Sub-synchronous oscillations monitoring in power systems
Power system dynamics are becoming increasingly due to the operational challenges linked to some renewable power production/dispatching.
As an example, in December 2010, oscillations during periods of high wind generation were observed on the transmission system in northwestern Oklahoma. They caused 5% fluctuation of the system frequency of a magnitude of 14-15 Hz. The oscillations were brought about by interactions between the controllers of two different wind farms. The countermeasures taken were to electrically isolate the wind farms and to consequently curtail the wind power output.
In order to monitor rapid changes, Phasor Measurement Units (PMUs) - providing 50 or more samples per second - can be exploited to develop more accurate monitoring capabilities.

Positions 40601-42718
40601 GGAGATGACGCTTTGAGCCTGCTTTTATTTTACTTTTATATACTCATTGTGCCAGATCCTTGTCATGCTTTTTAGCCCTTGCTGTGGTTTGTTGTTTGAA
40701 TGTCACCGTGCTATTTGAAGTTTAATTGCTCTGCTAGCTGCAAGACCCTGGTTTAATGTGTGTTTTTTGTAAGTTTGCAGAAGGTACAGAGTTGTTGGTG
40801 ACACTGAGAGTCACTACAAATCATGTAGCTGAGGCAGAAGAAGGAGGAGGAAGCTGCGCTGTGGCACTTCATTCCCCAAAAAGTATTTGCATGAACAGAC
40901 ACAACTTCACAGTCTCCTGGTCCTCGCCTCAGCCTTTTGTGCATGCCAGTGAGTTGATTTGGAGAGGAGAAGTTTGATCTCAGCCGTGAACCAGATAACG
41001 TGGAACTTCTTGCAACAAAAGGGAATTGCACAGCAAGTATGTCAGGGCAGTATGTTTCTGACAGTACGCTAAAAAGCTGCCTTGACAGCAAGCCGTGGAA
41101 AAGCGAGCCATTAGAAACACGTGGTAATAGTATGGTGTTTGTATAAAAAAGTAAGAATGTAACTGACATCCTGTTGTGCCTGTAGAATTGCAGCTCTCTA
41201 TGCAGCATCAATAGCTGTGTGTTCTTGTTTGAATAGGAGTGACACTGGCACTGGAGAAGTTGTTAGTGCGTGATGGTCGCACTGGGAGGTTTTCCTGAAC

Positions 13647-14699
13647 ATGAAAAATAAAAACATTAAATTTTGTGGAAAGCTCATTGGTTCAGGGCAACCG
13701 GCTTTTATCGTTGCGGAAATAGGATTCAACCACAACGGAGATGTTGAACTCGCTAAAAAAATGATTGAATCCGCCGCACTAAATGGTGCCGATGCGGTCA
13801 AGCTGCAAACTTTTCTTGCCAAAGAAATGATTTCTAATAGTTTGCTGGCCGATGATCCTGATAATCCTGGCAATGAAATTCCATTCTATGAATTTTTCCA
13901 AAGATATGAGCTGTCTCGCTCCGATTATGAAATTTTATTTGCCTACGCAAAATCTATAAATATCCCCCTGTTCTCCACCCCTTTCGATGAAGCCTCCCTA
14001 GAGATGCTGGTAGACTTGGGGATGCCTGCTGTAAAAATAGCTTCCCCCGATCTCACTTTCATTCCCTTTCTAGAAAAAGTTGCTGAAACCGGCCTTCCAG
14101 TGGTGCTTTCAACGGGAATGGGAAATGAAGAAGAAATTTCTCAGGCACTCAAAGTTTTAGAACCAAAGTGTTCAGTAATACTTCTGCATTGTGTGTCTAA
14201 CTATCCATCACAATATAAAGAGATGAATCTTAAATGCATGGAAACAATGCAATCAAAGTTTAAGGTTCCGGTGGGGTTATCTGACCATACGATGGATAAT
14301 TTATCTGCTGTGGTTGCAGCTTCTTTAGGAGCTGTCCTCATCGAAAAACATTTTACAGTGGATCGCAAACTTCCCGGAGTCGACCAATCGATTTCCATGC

To better monitor renewable energy sources (particularly wind farm) production and interaction, we are therefore developing a joint project with KTH Sweden and IREQ Spain.
This project focuses on designing software tools that will allow monitoring wind farms output using real-time data streams from PMUs and the detection of renewable energy sources production interactions.
Among the envisaged deliverables: design of a detailed model of the power system including its components and wind farms (specifically type 3 wind turbines - Double Feed Induction Generators and type 4 wind turbines - Converter connected Synchronous Generators).